Siliconware Precision Industries Co (SPIL, 矽品精密), the world’s second-largest chip tester and packager, yesterday reported an 8.1 percent sequential decline in net income last quarter because of softer-than-expected demand for mobile devices and continuing weak PC sales, company chairman Bough Lin (林文伯) said.
Lin said that business prospects could further deteriorate this quarter or through the first half of the year, until the global economy shows concrete signs of a recovery and stimulate consumer purchases of technology products.
The Greater-Taichung company reported NT$1.56 billion (US$52.76 million) in net income during the October-to-December period, down 8.1 percent from the previous quarter, according to company data. That figure translates into earnings per share (EPS) of NT$0.51.
For the whole of last year, SPIL had a net profit of NT$5.62 billion, or EPS of NT$1.82, representing an increase of 16.2 percent from a year earlier, company data show.
Fourth-quarter revenue stood at NT$16.15 billion, down 4.2 percent from the third quarter, but up 2.8 percent from a year ago, company data showed.
The packaging business took a tumble from early last month, as customers slowed outsourcing in response to rising inventory levels, Lin said.
The situation failed to improve this month and may worsen next month given fewer working days, Lin said.
Overall inventory levels may start to moderate after the Lunar New Year holiday and return to normal in March, boosting demand for chip packaging and testing services, Lin said.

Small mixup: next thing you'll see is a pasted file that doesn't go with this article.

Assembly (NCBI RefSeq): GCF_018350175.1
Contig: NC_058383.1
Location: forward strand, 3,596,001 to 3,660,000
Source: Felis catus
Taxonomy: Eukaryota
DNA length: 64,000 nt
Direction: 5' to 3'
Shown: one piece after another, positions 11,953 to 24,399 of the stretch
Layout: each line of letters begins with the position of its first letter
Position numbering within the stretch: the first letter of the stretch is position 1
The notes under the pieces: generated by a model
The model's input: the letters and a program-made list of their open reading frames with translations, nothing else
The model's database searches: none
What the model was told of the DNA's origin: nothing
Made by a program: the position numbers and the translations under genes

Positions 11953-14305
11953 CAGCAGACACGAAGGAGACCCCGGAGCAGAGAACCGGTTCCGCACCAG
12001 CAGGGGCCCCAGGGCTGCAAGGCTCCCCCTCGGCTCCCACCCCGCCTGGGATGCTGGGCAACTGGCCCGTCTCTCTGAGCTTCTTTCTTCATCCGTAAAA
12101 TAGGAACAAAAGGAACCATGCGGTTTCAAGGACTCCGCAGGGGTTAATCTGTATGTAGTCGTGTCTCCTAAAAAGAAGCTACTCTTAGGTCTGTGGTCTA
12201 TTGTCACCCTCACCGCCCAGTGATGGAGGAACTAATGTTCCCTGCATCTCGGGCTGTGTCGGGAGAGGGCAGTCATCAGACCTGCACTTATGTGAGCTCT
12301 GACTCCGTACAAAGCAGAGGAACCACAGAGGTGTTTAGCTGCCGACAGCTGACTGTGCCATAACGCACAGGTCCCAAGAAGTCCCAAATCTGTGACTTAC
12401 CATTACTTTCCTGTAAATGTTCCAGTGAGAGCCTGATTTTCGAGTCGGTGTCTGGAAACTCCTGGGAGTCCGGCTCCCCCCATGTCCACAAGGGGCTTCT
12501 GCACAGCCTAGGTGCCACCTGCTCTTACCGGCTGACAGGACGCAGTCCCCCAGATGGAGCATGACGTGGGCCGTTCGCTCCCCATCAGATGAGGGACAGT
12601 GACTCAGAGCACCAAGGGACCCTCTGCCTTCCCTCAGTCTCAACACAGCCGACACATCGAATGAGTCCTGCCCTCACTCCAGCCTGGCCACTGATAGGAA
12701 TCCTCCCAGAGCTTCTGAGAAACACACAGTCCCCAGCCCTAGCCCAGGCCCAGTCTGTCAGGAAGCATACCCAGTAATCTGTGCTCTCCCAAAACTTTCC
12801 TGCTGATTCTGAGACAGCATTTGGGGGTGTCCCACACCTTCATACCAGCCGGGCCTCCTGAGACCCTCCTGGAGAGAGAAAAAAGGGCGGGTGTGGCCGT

“The business downturn could bottom out this quarter or in the first half,” he said. “The conservative sentiment [among customers] has eased somewhat with the global economy on track to a recovery.”
Lin did not provide a profit forecast, but said: “The company will strive to raise gross margins to 20 percent this year,” up from 18.9 percent last quarter and 18.2 percent last year.
Utilization rates for wire-bonding packaging would slide to about 80 to 85 percent this quarter, from 95 percent last quarter, while IC logic testing and flip-chip packaging would both drop to a range of 68 to 72 percent, from 80 percent, Lin said.
Jonah Cheng (程正樺), chief semiconductor analyst at UBS, said the figures suggest a 15 percent decline in terms of output, which would also be reflected in the company’s revenue and profit.
Lin said he was upbeat about the industry in the coming two to three years as consumer communications products would become a daily part of people’s lives because of affordable pricing.
Capital expenditure, which the board approved last month, will stay unchanged at NT$11.3 billion this year, Lin said.